Throughout her arduous journey across Kharkiv, Ukraine, Slovakia and the Czech Republic, Viktoriia has continued to file stories for Highload, documenting how the war has affected her IT specialist readers and providing useful tips for staying connected during internet outages.

“It’s really strange,” she says. “A few days ago, I decided to check how much work I’ve done in these days. And before the war, I made about one article per day. And I counted how many articles I’ve done for these days, and it’s only two articles less compared with my usual.

“So I don’t understand how I did it. But I think every stable minute I was in Kharkiv – where we were not hiding and we had the opportunity and connection to the internet – even in the war I could think of some articles and topics I could cover. And actually, it’s the only thing that can keep you sane.

“I don’t have any usual things now. I have very little of my things. I don’t know if my home exists – maybe it’s just destroyed. But I have my work. And it feels really good when I’m writing and I’m concentrated, focused, on a story.”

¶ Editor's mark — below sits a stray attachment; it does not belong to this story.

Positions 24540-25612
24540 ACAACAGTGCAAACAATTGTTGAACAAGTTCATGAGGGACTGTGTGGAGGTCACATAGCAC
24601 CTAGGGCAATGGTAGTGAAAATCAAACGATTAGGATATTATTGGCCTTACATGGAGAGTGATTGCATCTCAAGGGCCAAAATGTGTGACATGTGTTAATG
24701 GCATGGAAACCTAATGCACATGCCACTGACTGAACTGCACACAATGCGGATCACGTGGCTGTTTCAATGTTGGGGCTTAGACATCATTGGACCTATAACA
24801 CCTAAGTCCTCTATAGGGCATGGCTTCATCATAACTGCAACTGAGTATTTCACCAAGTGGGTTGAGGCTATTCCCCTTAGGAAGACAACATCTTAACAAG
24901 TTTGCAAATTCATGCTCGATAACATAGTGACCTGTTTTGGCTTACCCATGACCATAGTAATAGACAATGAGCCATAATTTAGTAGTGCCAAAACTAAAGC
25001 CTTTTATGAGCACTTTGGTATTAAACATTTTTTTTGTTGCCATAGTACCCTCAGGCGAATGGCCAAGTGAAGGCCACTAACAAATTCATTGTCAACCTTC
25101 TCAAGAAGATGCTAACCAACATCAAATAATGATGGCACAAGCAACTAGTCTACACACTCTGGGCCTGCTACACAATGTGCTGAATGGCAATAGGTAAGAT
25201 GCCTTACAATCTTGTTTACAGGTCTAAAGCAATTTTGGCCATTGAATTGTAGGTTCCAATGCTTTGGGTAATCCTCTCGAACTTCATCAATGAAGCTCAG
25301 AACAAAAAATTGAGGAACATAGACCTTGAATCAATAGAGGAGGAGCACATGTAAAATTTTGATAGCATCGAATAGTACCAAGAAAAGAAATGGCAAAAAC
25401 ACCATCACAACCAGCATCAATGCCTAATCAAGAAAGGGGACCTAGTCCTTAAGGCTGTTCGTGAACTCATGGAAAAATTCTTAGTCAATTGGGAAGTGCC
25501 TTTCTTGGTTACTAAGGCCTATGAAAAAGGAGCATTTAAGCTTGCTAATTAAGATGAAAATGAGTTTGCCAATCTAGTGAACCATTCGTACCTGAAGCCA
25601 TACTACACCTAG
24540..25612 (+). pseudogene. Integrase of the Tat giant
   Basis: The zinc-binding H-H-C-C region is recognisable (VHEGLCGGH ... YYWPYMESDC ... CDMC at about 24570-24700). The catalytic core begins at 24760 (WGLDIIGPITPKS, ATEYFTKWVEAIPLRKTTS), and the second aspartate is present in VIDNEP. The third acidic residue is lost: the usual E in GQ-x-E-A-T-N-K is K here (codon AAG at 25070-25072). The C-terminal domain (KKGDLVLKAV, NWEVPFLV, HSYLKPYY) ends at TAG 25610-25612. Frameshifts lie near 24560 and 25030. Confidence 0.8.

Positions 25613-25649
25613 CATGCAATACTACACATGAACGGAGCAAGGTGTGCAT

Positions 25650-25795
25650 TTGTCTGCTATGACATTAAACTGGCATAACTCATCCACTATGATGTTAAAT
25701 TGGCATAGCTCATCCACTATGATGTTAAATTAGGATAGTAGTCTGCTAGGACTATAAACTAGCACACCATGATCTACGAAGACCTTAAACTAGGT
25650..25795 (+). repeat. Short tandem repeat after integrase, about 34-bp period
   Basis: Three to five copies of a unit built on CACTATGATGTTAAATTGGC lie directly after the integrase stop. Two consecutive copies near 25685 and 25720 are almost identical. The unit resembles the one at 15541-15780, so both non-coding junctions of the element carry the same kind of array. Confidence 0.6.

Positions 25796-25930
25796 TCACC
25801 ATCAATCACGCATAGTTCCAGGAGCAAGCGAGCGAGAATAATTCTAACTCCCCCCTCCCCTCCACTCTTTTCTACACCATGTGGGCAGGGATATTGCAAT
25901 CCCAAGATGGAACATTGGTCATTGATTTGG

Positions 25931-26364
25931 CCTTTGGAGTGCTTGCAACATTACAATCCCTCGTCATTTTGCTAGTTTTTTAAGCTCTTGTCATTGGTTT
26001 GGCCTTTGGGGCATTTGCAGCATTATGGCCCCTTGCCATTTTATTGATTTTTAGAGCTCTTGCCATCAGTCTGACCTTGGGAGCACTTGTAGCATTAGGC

Volodymyr Skripin, deputy editor-in-chief, ITC.ua

Volodymyr Skripin, 32, is the deputy editor-in-chief of ITC.ua, a specialist site for technology enthusiasts. 

As a man aged between 18 and 60, Volodymyr is not allowed to leave Ukraine. His wife, Alina, 33, has chosen to remain with him in their apartment in Rivne, in the west of Ukraine, with their daughter, Anna, who is seven years old.

“We had a talk a few days after it all began,” he says over a Friday night Teams call from his apartment. “My wife refused to go anywhere without me. She says that it will be better to stay in a shelter – if it will need all day, all night – together.”